If you want to understand why Ruf managed to achieve its own status as a manufacturer in Germany, it can at least partly be explained by considering the R Turbo. Not satisfied with Porsche’s own twin-turbocharged variant of the 996, Ruf made their own. They completely disassembled the 3.6 liter flat-6, reworked a fair amount of the internals including the Variocam system and turbochargers, then revised the electronics by remapping the Bosch ECU. Then they fit this upgraded engine, in keeping with their history, into the narrow-body of the normal 911 Carrera. In order to do this, it required utilizing both GT2 and GT3 parts to make the package come together. You could opt for different states of tune starting with 520 horsepower – some 100 more than the standard Turbo, making the R Turbo one of the fastest cars on the planet. Take a look at the speedometer, for example, which sweeps well past 200 m.p.h.. Yes, the R Turbo could get there, too – with a reported 217 m.p.h. terminal velocity. 0-60 was achieved in under 4 seconds and in between, very little could stay with the thin Ruf. To deal with all of this speed, of course Ruf fit their own suspension coupled with bespoke Speedline wheels and some pretty giant Brembo brakes. On top of all that, you could select new R Turbo as a Cabriolet – something Porsche themselves wouldn’t offer until 2004. And as they always have, the modifications Ruf made were as seamless as the factory bits with accompanying reliability. It made for one quite special package:
All posts tagged 2002
On a recent visit to Berlin, I was surprised to come across a black BMW Z8 parked on the street in Die Mitte, a central borough of the German capital. Since reunification 25 years ago, a lot of money and talent has flooded into this city, with high end shops and consumers with Euros to spend. The Z8, though, was a bit of short lived flagship for the Bavarian marque, rarely seen in the wild today. At first values held steady to right around where they sold for new, but now collectors are becoming hip to this rare roadster. The fact that James Bond made the Z8 famous in The World Is Not Enough just adds to the vehicle’s cache. This Z8 for sale in Florida has just over 5,000 miles on the odometer and will catch your eye in its red hue, a departure from the silver and black paint jobs that usually adorned these Bimmers.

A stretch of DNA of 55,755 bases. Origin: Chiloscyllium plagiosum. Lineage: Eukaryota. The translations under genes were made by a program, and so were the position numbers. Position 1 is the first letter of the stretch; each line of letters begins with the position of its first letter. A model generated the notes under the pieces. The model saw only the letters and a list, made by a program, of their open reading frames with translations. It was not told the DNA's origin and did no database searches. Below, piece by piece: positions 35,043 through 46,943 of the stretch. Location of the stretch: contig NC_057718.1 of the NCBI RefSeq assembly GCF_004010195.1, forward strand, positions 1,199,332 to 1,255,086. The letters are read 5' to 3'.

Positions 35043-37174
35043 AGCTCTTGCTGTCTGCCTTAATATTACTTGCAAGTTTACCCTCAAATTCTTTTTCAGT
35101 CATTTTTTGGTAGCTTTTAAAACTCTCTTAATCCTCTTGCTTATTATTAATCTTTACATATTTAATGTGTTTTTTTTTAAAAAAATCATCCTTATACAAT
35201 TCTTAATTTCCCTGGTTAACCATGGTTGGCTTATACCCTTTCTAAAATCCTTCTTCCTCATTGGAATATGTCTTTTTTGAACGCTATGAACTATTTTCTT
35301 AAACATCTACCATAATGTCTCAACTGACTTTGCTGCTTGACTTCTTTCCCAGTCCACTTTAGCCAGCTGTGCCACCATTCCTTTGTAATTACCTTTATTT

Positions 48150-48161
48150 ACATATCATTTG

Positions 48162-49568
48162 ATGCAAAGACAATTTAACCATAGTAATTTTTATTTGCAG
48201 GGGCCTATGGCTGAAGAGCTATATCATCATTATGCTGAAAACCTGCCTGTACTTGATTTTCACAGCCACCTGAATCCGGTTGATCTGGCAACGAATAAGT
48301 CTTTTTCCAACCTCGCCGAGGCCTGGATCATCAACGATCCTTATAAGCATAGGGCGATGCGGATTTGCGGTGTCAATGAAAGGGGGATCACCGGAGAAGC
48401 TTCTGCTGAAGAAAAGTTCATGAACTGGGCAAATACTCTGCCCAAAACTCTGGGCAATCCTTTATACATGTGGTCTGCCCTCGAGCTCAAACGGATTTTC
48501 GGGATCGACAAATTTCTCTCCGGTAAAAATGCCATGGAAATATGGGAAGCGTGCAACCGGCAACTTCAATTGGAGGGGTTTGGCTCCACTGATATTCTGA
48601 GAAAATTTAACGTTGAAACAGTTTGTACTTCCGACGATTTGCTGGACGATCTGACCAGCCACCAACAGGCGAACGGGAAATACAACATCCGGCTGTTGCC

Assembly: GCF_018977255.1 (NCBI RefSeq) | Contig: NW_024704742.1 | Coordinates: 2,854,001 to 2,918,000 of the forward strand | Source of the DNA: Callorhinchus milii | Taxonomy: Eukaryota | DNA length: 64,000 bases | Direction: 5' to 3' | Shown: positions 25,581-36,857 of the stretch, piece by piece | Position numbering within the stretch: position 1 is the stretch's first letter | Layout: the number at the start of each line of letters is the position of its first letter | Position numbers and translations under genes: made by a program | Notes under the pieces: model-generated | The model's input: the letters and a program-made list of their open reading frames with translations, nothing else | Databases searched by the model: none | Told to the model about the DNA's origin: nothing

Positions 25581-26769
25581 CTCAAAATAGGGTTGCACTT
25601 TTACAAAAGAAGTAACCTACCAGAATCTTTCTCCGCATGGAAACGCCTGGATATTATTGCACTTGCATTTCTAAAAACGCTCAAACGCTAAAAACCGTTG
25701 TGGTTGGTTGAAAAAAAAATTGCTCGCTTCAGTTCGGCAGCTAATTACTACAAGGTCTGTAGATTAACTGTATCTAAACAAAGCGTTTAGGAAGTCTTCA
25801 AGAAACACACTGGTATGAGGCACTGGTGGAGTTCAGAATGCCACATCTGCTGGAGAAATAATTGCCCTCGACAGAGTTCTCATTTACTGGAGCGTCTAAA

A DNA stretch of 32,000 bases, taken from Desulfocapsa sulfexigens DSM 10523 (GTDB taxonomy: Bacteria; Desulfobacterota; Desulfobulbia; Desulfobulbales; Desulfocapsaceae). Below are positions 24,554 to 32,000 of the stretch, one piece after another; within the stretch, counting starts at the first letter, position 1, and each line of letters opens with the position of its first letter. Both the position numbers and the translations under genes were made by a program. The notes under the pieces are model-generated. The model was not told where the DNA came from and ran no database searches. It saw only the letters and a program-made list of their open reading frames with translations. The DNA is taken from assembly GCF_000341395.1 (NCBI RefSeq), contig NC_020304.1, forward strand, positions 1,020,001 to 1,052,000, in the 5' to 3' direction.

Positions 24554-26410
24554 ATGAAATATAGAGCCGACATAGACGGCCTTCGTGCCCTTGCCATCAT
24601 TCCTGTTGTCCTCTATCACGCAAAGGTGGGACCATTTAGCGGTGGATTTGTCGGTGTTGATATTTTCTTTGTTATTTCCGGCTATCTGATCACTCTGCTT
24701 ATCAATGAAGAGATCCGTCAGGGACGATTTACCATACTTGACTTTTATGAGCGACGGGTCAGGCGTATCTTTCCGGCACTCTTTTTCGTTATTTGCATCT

CLICK FOR DETAILS: 2002 BMW Z8 on eBay
Pretty though it may be, it was not the appearance of this Ming Blue Metallic Audi C5 S6 Avant that won me over. I think pretty much all C5s look good, Avant or Sedan, 2.7T or RS6, they’re all visually pleasing in my book. No, the reason I’m writing this car up is because the seller has equipped the car with a 6spd manual transmission. The automatic Audi stuck us with here in the United States probably didn’t seem so bad when it debuted, but in 2015, the 5 speed ZF 5HP24A can go suck an egg. These enthusaist focused machines deserve 3 pedals, shame Audi didn’t feel that Americans did when they sold it new. On the upside, it seems more and more folks out there are stepping up and plunking down the money to make the change to a manual. While it’s not the most expensive procedure in the world, it’s by no means cheap, especially if you do it the right way. It seems this is one of those jobs where no expense was spared, as the parts list below reads like an Audiphile’s Christmas list.
CLICK FOR DETAILS: 2002 Audi S6 Avant on Audizine
After seeing the sweet deal on the Canadian BMW M Roadster, I got all S54-loopy and started looking at clownshoes. This is a dangerous hole for me, as it’s still one of the few cars (the E39 M5 being the other) that I pass on the street and think “hmm… that’s almost cool enough to supplant the E28 M5…” While the roadster was a steal for roughly $20k with just over 30k miles, this seller is capitalizing on the double-rare hot stuff that is the final-year, S54-powered ///M shooting brake. 50k miles is still quite low, but they’re asking almost twice the price of the Canuck. What do you think… down payment on a future classic, or speculative lunacy?
Click for details: 2002 BMW M Coupe on eBay
Supercar performance without the supercar price. That long has been the hallmark of the 911 Turbo and is especially the case for the 996TT where values have remained suppressed for some time now. The question is whether they will always remain so. It’s certainly the case that these water-cooled 911s will struggle to garner the same demand as their air-cooled predecessors, but as prices continue to significantly rise for the 993TT the bargain that is the 996TT becomes ever more apparent. It’s impossible for that fact to escape the notice of buyers for too long. What I think will remain the case for the foreseeable future is the value of any 996TT with a reasonable degree of mileage, which is exactly the place where we find the car we see here: a Seal Grey 2002 Porsche 911 Turbo, located in New Jersey, with the optional X50 power package and 58,750 miles on it.